Immigration appeals cases get tougher

The outcome of a recent court ruling on an Immigration Appeals Tribunal case may make it more difficult for people to successfully appeal denials of permanent residence applications. 

The ruling means anyone who sought permanent resident status in the Cayman Islands under the old Immigration Law and who is waiting to hear the outcome of that decision should hope the application is successful the first time around. 

The case, which was decided by Acting Grand Court Judge Nova Hall in October, involved a woman who had been fighting the denial of her initial permanent residence application since 2008. The case proceeded through various stages over the last few years, ending in a challenge to the Grand Court heard late last year.  

Judge Hall referred the matter back to the Immigration Appeals Tribunal for a re-hearing, but noted the following in her findings regarding the woman’s arguments to the court: “It is understood that the main grievance of the applicant is that, if the Immigration Appeals Tribunal had merely restored the lost 20 points to her application … she would have qualified for permanent residency. 

“This concept of the manner in which the Immigration Appeals Tribunal operates is inaccurate.” 

According to the Immigration Law [2013 Revision], the appeals tribunal hearing on the denial of an immigration application is considered to be a “re-hearing.” That means new evidence and changes in the applicant’s circumstances are allowed to be introduced.  

“It was entirely appropriate that the tribunal apply the current laws when awarding points,” the judge said. “No promise had been made to the applicant that there would not be a re-hearing or that points would not be awarded pursuant to current guidelines.”  

The Cayman Islands government last year significantly altered the process by which individuals apply for and can potentially gain permanent residence.  

The previous system required applicants to earn at least 100 points based on a system in which they were judged on such things as the occupation they held, relevant skills and knowledge, their earnings, contributions to the community, Caymanian connections and a history and culture test, among other things.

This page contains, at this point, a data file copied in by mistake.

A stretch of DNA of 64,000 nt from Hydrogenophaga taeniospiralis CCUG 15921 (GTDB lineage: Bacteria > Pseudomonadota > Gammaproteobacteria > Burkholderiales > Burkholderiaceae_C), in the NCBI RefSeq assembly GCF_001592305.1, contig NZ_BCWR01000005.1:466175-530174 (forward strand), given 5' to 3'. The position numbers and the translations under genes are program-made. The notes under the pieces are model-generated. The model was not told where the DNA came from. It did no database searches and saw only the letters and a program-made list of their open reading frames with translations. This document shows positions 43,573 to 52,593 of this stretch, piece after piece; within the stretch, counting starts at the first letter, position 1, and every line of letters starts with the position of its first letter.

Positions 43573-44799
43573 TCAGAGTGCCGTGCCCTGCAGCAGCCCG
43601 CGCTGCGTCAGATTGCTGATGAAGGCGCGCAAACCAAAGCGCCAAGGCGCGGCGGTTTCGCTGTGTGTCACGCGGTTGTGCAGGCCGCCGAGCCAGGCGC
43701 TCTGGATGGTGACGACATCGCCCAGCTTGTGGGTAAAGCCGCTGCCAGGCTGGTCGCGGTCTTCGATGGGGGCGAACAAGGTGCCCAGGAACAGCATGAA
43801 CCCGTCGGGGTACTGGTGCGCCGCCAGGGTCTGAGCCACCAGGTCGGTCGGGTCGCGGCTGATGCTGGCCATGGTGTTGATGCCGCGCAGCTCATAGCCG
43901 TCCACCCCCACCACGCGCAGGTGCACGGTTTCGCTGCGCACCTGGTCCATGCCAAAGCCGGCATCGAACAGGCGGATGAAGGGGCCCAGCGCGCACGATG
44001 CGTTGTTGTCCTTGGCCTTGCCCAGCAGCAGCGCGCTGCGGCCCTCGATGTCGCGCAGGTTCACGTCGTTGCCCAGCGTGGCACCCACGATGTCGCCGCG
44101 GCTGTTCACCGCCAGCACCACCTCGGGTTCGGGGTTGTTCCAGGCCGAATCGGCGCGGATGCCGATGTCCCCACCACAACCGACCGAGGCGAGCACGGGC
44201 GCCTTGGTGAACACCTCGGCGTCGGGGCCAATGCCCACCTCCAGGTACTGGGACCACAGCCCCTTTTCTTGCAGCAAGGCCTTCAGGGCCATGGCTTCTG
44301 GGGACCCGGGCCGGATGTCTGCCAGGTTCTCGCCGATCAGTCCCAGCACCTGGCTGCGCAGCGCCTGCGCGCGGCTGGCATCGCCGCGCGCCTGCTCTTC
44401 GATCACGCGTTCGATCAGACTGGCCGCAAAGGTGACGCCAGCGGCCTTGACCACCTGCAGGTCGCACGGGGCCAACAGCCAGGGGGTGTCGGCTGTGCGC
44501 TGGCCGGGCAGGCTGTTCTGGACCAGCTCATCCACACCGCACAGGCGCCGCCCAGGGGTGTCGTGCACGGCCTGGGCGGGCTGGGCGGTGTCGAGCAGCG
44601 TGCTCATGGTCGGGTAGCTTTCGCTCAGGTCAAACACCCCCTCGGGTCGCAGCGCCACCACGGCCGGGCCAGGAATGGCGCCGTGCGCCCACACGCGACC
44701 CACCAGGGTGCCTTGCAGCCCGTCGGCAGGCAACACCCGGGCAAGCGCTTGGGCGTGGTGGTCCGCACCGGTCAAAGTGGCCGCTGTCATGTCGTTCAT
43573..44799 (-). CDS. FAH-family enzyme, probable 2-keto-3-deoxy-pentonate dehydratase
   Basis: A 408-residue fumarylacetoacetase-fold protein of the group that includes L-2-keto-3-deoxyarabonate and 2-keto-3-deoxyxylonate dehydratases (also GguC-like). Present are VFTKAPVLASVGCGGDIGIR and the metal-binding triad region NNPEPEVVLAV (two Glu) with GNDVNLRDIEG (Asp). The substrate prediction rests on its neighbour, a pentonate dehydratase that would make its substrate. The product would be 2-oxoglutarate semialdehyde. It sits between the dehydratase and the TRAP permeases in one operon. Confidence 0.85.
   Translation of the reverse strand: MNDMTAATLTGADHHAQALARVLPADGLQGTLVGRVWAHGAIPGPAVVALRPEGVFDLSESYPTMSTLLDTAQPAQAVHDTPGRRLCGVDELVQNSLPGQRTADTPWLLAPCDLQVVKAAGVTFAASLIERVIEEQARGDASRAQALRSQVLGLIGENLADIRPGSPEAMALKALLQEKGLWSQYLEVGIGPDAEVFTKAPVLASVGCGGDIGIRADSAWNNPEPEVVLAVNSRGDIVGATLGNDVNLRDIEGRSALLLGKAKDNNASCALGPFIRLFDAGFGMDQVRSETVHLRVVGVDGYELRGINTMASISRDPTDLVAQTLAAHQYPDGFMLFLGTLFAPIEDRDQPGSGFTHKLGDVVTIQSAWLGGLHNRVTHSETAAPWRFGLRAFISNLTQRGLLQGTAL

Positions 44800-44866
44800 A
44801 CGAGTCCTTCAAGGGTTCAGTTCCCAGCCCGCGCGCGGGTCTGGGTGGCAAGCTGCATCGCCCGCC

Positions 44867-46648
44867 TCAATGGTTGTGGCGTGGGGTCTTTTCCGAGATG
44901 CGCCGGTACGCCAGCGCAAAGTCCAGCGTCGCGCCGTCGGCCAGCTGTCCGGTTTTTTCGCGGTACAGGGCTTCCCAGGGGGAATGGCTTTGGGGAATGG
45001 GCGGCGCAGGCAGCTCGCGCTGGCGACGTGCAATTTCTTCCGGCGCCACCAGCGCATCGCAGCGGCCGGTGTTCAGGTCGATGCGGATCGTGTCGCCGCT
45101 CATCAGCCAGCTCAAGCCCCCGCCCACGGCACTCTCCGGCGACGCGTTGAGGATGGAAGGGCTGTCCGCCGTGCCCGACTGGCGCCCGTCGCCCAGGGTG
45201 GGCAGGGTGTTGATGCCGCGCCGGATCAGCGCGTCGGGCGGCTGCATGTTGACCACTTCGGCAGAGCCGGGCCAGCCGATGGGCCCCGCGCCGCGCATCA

The new permanent residency system requires applicants to gain at least 110 points and makes earning those points much more difficult, in some cases lowering the total points an applicant can be awarded in each category.  

Someone who fails to obtain permanent residence on an application made under the 100-point system would likely find any appeal of the decision heard under the new 110-point system, according to Judge Nova Hall’s ruling.  

The criteria for permanent residence points can now also be changed once a year by Cabinet members, as long as they obtain a ratifying vote from the Legislative Assembly. 

The appeals process for applicants under the new system was also changed under the new legislation. The appeals are now conducted in written format over two stages and appellants no longer need to remain in the Cayman Islands while appeals are pending.  

Previously, huge appeals backlogs were caused, partly by individuals who filed frivolous cases, allowing them to remain in the islands in some instances several years longer while their cases were decided.  

In 2011, the Immigration Appeals Tribunal had a backlog of 1,600 cases, some which dated to 2004. According to statistics revealed under the Freedom of Information Law, the tribunal at the time was reviewing 928 appeals of work permit denials, 740 appeals of denials in cases involving permanent residence applications and six cases in which Caymanian status was denied. 

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